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March 22, 2012

How to sign up for ENS notifications

Since the March 8 fatal shooting incident at Western Psychiatric Institute and Clinic, followed within days by two bomb threats forcing evacuation of the Cathedral of Learning and a large-scale power outage on the Pittsburgh campus, Pitt has made good use of its Emergency Notification System (ENS) this month.

ENS serves all five Pitt campuses and, as of this week, had a total of 43,819 subscribers University-wide (2,412 faculty, 7,744 staff and 33,663 students), according to Jinx Walton, chief information officer and director of Computing Services.

That represents almost 90 percent of the 49,000-plus faculty, staff and students on all five campuses.

The ENS service is voluntary and free, although subscribers must pay for any per-call charges levied by their phone or device providers.

New subscribers can access the service by logging on to the Pitt Portal and clicking on Emergency Notification under the My Resources tab. Subscribers can test the system via a test mechanism at the sign-up site. A link to frequently asked questions about ENS also is on the sign-up site.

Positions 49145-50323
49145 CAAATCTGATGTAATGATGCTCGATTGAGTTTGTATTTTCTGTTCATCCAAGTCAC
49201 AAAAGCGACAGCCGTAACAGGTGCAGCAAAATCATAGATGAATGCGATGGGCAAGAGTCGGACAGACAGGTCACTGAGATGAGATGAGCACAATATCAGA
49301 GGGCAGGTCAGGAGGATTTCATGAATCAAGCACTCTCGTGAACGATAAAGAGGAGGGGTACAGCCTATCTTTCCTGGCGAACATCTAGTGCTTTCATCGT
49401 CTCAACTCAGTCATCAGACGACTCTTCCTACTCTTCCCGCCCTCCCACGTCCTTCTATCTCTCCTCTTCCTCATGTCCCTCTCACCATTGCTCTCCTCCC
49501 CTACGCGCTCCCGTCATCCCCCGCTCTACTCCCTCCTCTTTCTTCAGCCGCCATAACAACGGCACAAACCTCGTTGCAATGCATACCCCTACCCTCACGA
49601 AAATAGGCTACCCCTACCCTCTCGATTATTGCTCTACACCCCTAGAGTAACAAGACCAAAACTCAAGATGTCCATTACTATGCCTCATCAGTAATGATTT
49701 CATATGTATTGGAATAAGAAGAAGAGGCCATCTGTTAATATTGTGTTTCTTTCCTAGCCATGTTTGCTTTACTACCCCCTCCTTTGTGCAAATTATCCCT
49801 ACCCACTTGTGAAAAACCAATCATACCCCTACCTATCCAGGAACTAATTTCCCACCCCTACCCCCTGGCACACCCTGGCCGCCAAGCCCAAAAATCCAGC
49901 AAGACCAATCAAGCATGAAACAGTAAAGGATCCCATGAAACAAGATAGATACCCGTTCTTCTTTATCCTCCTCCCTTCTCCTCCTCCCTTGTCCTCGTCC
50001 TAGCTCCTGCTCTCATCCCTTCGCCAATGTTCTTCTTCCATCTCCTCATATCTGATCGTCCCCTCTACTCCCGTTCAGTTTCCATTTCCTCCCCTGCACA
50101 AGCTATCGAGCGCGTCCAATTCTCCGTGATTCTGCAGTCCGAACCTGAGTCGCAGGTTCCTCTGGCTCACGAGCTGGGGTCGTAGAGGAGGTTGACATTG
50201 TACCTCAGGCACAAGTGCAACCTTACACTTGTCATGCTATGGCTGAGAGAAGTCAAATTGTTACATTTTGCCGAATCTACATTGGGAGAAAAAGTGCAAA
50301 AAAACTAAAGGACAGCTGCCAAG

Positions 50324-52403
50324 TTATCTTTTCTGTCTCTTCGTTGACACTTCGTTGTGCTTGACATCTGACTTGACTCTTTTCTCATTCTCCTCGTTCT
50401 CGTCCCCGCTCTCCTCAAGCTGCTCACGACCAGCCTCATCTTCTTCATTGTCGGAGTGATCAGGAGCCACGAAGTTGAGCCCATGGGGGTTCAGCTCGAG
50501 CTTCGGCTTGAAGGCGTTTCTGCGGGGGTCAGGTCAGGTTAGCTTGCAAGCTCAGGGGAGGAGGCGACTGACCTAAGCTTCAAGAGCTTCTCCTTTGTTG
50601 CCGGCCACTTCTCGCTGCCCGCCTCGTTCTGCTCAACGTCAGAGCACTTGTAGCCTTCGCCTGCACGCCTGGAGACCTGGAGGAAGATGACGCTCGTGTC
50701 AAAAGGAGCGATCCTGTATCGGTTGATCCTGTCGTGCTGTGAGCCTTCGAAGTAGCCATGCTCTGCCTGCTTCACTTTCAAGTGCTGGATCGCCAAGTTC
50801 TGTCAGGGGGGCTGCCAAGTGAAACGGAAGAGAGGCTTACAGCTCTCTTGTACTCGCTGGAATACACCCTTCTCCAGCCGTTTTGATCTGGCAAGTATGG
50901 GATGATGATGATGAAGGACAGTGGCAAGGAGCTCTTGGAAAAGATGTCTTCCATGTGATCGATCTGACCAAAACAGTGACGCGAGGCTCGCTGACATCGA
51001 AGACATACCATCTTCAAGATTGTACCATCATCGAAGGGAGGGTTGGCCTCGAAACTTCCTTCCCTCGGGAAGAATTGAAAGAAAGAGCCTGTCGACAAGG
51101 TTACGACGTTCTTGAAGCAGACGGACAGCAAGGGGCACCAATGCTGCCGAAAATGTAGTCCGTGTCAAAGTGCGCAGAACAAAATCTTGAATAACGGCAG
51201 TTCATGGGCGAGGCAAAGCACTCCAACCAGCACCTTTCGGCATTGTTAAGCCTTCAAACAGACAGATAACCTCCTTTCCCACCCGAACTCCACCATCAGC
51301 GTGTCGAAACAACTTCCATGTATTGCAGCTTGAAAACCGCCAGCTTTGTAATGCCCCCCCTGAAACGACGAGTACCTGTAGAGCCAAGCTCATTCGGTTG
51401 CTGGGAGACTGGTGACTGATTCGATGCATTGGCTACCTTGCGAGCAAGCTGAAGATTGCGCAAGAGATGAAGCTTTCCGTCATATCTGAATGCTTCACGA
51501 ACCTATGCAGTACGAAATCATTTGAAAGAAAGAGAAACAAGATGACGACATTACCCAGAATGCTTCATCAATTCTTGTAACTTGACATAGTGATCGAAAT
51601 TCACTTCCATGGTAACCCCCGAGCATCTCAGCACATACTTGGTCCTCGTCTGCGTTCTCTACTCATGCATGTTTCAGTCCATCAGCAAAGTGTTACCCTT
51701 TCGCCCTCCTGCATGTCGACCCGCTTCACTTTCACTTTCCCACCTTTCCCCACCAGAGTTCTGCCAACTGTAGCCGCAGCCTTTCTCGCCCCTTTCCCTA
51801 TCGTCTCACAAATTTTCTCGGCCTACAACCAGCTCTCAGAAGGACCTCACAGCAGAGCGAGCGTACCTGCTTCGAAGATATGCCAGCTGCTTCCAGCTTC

ENS subscribers automatically get emergency messages on their Pitt email accounts. Subscribers may designate up to three telephone numbers to be registered with the system, including phone numbers for non-Pitt individuals.

The system can accommodate both voice and text formats.

However, users are not able to enter a University phone number, to avoid having myriad calls to Pitt’s phone system in case of emergency.

“The ENS system is designed to be for mobile devices particularly, because that way the subscriber can update the information if their cell phone number or other contact information changes. They also can receive text messages by subscribing,” Walton said. “The delivery time depends on many factors, including the individual’s service carrier, but our experience is that all the messages go out under about 20 minutes.”

While the University has the capability to reach ENS non-subscribers via their Pitt email accounts, Walton said the lag-time would be considerably longer, which is why Pitt decided to implement ENS.

The system was launched in October 2007, in part as a response to the 2007 shootings on the Virginia Tech campus. Initially, only about 21 percent of the total University population subscribed.

Walton and other Pitt officials urged individuals who have not signed up to do so.

Jay Frerotte, director of Environmental Health and Safety, said, “The recent emergency events should compel individuals who have not opted to participate in the ENS system in the past to go online and enroll their preferred contact information.”

—Peter Hart

Occupants of the Cathedral of Learning wait on Schenley Plaza after evacuation March 14 due to a bomb threat.

Occupants of the Cathedral of Learning wait on Schenley Plaza after evacuation March 14 due to a bomb threat.

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